Child Welfare Inequalities Project
The Child Welfare Inequalities Project, led by the University’s Professor Paul Bywaters, studied 6,000 children in England on child protection plans and 8,000 children in care, across a representative sample of 18 local authorities.
NEW research has found extreme inequalities between ethnic groups in the proportions of children being looked after in care in England.
‘White British’* children are ten times more likely to be in care than ‘Asian Indian’ children. ‘Black Caribbean’ children are 20 times more likely.
These inequalities are poorly understood and little attention is paid to them in children’s services policy.
The implications for social justice are profound. So are the implications for the funding of services.
Funded by the Nuffield Foundation and carried out by a team from seven universities, led by Professor Paul Bywaters of University of Huddersfield, the Child Welfare Inequalities Project studied 6,000 children in England on child protection plans and 8,000 children in care, across a representative sample of 18 local authorities.
A number of headline findings came out of the work.
The study highlighted various areas for concern, which included:
According to Professor Bywaters, there is an urgent need to understand why these extreme differences occur in order to learn the lessons for policy and practice, and that a major research programme is required.
“Gaps in educational attainment have been significantly reduced over the last twenty years. Reducing inequalities in care rates should become a central government policy objective for the Department for Education.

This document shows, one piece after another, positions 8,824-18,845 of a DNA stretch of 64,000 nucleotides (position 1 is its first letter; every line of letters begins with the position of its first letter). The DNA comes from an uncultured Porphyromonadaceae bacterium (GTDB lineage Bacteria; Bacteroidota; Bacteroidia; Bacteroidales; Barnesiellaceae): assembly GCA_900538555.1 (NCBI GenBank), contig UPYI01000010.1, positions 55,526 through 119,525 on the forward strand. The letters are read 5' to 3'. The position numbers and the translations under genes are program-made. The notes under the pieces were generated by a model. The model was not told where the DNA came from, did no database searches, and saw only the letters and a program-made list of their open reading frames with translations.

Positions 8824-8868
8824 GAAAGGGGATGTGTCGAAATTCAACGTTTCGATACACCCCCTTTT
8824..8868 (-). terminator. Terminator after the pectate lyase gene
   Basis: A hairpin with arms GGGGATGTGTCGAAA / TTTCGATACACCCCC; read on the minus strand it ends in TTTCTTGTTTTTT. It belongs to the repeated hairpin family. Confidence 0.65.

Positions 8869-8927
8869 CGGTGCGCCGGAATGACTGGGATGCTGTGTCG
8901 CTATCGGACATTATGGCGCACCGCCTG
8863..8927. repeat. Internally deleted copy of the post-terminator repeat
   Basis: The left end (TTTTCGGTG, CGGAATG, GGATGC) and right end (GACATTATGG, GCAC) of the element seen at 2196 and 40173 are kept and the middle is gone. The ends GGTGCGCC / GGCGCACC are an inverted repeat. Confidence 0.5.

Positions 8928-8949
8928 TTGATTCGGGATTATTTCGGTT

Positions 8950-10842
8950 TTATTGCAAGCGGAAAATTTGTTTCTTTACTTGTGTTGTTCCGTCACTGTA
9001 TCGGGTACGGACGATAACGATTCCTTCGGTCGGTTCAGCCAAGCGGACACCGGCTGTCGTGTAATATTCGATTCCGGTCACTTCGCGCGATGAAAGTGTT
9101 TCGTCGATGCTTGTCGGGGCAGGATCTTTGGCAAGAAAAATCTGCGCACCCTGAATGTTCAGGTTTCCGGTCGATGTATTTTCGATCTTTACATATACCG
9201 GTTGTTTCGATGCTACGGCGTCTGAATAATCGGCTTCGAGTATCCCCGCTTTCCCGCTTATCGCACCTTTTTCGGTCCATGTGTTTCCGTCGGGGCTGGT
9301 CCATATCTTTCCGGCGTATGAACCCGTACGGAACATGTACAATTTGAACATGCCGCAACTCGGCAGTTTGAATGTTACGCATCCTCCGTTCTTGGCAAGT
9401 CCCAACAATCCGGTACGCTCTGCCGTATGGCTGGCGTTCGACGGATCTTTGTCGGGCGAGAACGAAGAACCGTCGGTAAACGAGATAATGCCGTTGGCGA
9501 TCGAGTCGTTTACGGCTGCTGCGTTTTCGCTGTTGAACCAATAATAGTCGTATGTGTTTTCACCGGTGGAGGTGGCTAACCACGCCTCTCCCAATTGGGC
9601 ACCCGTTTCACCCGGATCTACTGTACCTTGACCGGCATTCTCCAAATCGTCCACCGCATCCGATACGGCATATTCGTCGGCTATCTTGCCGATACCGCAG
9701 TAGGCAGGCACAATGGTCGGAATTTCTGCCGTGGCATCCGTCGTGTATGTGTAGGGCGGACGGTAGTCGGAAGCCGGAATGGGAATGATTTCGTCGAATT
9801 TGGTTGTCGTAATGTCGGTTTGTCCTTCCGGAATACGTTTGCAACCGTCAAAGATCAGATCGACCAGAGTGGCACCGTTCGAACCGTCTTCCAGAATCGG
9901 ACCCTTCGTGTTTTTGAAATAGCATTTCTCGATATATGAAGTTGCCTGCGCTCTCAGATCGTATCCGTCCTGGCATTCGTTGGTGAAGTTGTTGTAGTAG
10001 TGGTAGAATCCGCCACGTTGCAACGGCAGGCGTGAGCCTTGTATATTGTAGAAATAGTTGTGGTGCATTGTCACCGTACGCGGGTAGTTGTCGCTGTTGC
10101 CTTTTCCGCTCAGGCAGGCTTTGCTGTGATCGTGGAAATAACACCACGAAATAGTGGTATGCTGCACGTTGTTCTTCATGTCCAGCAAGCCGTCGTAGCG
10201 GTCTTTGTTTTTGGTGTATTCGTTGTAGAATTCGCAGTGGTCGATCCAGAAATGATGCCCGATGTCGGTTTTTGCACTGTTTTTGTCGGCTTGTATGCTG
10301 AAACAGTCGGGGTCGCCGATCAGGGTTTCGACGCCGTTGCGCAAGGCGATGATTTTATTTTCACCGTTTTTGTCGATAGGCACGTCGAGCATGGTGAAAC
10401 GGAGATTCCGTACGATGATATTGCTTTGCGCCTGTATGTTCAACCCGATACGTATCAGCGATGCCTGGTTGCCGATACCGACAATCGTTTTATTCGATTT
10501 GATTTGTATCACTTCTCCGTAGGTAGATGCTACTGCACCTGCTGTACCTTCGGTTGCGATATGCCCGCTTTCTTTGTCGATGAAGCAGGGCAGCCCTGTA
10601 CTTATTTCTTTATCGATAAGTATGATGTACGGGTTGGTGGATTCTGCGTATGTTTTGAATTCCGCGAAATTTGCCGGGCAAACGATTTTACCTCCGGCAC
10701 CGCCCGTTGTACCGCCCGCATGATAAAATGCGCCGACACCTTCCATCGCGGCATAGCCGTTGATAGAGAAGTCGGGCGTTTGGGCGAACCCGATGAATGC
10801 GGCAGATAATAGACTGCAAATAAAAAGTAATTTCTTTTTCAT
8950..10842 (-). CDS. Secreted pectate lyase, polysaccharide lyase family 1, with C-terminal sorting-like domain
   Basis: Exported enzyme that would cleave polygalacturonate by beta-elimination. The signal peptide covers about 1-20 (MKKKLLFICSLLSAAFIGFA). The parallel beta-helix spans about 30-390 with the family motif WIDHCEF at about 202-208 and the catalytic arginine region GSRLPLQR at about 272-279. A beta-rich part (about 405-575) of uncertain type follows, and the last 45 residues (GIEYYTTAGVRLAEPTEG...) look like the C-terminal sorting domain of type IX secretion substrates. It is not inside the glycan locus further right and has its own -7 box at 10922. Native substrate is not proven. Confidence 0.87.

“The scale of the inequalities has considerable implications for the direction of children’s services and for how scarce funding is spent. If the proportion of children in care in all other groups was reduced to that for ‘Asian Indian’ children, spending would be reduced by 90%,” he said.
* Throughout, we use official categories used in the census to describe ethnic groupings. We put these terms in inverted commas to recognise that these are artificial labels and that there is great diversity of background, history, culture and religion amongst ‘Asian Indian’ or ‘Black African’ children, as there is amongst ‘White British’ children. However, these categories are a useful starting place for seeing patterns of policy and practice affecting children.
** By ‘small neighbourhoods’ we mean Lower Super Output Areas (LSOA), local geographical areas with an average population of around 1500 used in the Census and other official statistics. Each LSOA can be ranked in terms of deprivation by Index of Multiple Deprivation scores.
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